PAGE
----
Oak Parker finalist in the Pabst Blue Ribbon design competition


The next time you open a Pabst Blue Ribbon beer, be sure to take a look at the can. He could just wear the design of Oak Park and River Forest High School graduate Jeremiah Shalo. The graphic designer is one of 25 finalists in the 2022 Pabst Art Contest. If Shalo is among the 10 winners of the contest, PBR will feature his design this fall on millions of cans. He would also win a cash prize of $10,000.

The 10 winning designs will be determined by popular vote on the Pabst Blue Ribbon website. Adults can see all 25 designs and vote for their 10 favourites. Voting closes February 18.

“I would love to win,” Shalo said.

A humble guy, Shalo didn’t campaign for votes much. Fortunately for Shalo, he has a very proud mother who does not hesitate to promote the works of her son, in particular by contacting the local newspaper. Her friends also shared her PBR design on their social media accounts.

“I’m really shy about sharing my work, but I’m trying to improve myself,” Shalo said. “It’s an honor to have such supportive family and friends.”

Landing a place in the top 25 is a major achievement in itself. Pabst received more than 6,000 design submissions for the competition, according to the beer company. A jury determined the 25 finalists. To increase his chances, Shalo submitted five drawings. Whoever clinched a spot in the top 25 surprised him.

“Honestly, that was the one I didn’t think would come in. It was like, ‘OK, I’m just gonna have fun with it, play around and then submit it because there’s nothing to lose’,” he recalled.

For his other submissions, Shalo tried to create a backstory for the designs. The box design that could potentially fetch him $10,000 and be seen on shelves across the country was more “whimsical.” It was also the last design he made for the competition.

The Pabst name and its blue ribbon logo feature prominently in Shalo’s winning design, which was produced entirely in grey, navy blue and white, according to competition specifications. However, its overall makeup is very much Shalo’s aesthetic. The overall effect of the design is simple yet bold.

A large naval figure, whom Shalo describes as a “trophy cup”, takes center stage. The blue ribbon is attached to the left of the unusual shape. Inside the figure’s belly, a thin white line sits below three almond-shaped shapes, forming a face with a Cheshire-like grin. Four sharply angled ankle boots line up perfectly in the marine form. The creature with three eyes and four boots is strange but intriguing.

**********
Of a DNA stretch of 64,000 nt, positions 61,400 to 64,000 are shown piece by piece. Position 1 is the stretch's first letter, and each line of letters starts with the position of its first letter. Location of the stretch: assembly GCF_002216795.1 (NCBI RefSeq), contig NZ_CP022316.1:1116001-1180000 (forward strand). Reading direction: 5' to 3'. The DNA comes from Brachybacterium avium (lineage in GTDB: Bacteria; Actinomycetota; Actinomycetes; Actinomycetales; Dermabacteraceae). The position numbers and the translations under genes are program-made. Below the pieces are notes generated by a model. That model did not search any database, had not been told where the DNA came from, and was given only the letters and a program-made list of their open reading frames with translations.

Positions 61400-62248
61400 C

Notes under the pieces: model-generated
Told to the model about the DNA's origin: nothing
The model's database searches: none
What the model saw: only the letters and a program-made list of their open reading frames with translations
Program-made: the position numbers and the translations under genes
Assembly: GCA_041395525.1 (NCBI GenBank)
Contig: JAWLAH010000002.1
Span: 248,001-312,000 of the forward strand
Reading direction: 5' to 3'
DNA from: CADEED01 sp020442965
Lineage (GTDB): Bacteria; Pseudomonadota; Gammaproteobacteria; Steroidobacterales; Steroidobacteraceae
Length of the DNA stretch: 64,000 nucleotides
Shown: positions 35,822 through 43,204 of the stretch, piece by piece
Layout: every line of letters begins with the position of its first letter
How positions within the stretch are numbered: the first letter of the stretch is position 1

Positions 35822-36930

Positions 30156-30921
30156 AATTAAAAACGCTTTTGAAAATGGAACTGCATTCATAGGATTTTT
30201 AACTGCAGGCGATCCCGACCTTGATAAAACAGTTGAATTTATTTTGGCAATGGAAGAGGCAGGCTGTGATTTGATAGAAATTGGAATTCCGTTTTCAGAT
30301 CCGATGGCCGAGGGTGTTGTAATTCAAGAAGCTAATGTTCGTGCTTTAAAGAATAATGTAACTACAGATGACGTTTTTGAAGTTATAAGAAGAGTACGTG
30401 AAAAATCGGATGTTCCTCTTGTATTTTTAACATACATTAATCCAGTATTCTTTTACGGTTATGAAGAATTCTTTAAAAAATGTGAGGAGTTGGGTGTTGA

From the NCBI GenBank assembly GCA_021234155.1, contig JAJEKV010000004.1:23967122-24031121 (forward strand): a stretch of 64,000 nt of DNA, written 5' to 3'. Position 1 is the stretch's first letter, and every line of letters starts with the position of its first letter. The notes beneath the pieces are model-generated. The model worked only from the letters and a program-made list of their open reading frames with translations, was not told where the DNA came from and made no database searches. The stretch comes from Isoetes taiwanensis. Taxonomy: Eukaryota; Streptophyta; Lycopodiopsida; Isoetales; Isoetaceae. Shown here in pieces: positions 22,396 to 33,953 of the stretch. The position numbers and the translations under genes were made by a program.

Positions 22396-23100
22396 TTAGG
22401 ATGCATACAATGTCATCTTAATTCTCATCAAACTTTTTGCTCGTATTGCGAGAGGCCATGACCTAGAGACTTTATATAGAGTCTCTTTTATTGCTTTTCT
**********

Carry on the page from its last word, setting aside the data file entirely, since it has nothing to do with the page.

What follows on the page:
Smaller figures, including white four-pointed stars outlined in navy blue, and exclamation marks surround the central figure. A navy blue and candy white striped border frames the composition.

“I like to make things a little weird,” Shalo admitted.

He finds flat, solid graphic shapes more pleasing to the eye when it comes to beer cans. The shapes become memorable and identifiable from near and far. Shalo thinks the intricate lines and details, which feature in many of the other 25 most popular designs, don’t read as well on the cans because they tend to fade into the background.

“I just think it hides the most important elements,” he said.

The most important elements are the brand and the product. Small details, no matter how wonderful, don’t always help a product sell, while large shapes can be more memorable and recognizable, according to Shalo. His passion for design, however, is rooted in Oak Park, where his parents still live. Shalo was one of many OPRF students to take design and art classes under Melinda Novotny and Sandy Campbell. He called Novotny the reason he got involved in graphic design and Campbell the reason he continued to pursue art.

“I really owe them a lot,” he said of his high school teachers.

Shalo went on to study visual communications design at the School of the Art Institute of Chicago, then worked for about four years as a designer for a small media company called Varyer. He has since gone solo and now has his own studio in Wicker Park.

The voting period is almost over, but there’s still time to vote for Shalo’s design. Pabst doesn’t show how many votes each design has racked up, so it’s unclear where Shalo stands in the competition. However, he is happy to have come this far, especially as the first competitor, and is grateful for the encouragement he has received from his family and friends.

“I want to thank everyone who has supported me throughout my artistic career,” he said. “And I would greatly appreciate any votes for my box design!”


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